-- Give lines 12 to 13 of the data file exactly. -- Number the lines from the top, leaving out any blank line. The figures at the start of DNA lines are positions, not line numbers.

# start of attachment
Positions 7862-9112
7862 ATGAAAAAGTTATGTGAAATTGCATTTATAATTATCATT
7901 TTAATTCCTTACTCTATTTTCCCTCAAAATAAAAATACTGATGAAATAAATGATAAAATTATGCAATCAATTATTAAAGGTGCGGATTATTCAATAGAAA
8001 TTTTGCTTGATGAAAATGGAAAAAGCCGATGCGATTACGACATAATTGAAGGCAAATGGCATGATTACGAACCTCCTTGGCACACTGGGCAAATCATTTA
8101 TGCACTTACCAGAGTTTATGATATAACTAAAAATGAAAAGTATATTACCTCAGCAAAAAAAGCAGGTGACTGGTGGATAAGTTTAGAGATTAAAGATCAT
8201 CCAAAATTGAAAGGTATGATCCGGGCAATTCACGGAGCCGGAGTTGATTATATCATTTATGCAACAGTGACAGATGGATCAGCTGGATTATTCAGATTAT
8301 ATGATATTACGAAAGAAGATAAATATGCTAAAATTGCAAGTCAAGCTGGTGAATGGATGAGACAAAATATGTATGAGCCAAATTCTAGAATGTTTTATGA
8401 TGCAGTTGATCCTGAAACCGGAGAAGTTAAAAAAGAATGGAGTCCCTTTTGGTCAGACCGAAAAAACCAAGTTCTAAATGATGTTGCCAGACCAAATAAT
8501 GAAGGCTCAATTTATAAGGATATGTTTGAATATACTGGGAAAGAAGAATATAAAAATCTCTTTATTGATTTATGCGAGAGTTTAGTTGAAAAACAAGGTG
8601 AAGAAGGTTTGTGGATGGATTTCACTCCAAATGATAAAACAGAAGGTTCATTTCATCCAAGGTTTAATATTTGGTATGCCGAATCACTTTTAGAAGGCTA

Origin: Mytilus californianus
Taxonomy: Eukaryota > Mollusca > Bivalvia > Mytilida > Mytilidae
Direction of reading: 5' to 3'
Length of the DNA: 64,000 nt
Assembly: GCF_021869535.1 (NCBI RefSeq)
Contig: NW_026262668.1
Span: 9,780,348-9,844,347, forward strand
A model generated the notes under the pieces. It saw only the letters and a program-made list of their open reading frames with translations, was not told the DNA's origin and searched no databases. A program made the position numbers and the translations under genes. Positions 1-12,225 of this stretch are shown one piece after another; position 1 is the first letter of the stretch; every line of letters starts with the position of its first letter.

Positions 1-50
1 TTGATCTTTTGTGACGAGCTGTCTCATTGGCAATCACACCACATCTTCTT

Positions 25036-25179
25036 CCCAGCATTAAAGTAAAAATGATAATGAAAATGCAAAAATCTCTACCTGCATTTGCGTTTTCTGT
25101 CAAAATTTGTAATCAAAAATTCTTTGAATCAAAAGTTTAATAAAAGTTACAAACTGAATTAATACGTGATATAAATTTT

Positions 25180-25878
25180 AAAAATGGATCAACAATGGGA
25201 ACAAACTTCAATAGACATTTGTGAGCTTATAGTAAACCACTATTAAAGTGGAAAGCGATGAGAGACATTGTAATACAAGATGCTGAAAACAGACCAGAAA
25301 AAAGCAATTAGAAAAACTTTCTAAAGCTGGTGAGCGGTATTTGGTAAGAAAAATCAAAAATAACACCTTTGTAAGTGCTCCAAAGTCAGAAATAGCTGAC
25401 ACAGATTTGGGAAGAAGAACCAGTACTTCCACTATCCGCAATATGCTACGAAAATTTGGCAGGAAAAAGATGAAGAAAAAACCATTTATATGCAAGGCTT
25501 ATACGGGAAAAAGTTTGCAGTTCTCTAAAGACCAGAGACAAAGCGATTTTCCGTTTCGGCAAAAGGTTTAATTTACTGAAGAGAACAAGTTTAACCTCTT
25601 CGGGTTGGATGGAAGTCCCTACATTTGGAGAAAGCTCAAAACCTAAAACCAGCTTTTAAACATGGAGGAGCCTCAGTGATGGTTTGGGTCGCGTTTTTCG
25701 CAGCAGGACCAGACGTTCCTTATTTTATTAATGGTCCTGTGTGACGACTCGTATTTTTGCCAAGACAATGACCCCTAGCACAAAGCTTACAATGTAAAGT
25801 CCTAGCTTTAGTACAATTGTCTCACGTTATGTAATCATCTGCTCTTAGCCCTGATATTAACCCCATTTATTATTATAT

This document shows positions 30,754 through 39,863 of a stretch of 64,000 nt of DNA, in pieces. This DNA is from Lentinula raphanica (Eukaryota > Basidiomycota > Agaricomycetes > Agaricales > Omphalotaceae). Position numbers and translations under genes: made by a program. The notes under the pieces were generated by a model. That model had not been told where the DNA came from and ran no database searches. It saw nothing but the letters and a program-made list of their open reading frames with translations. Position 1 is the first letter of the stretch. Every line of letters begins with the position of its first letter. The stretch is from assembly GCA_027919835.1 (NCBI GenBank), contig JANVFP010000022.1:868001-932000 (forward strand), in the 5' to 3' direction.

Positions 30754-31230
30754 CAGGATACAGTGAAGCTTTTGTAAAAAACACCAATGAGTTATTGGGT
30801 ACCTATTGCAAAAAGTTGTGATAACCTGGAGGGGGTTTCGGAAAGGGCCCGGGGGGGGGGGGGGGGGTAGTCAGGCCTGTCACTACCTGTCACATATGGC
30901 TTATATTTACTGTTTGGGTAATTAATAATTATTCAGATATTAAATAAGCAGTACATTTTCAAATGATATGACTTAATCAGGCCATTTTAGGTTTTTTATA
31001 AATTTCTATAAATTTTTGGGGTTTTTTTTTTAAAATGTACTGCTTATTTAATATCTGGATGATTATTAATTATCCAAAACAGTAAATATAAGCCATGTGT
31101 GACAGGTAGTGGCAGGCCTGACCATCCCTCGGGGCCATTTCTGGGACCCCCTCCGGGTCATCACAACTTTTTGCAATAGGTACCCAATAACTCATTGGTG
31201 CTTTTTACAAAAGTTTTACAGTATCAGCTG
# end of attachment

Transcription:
Taxonomy: Eukaryota > Mollusca > Bivalvia > Mytilida > Mytilidae
Direction of reading: 5' to 3'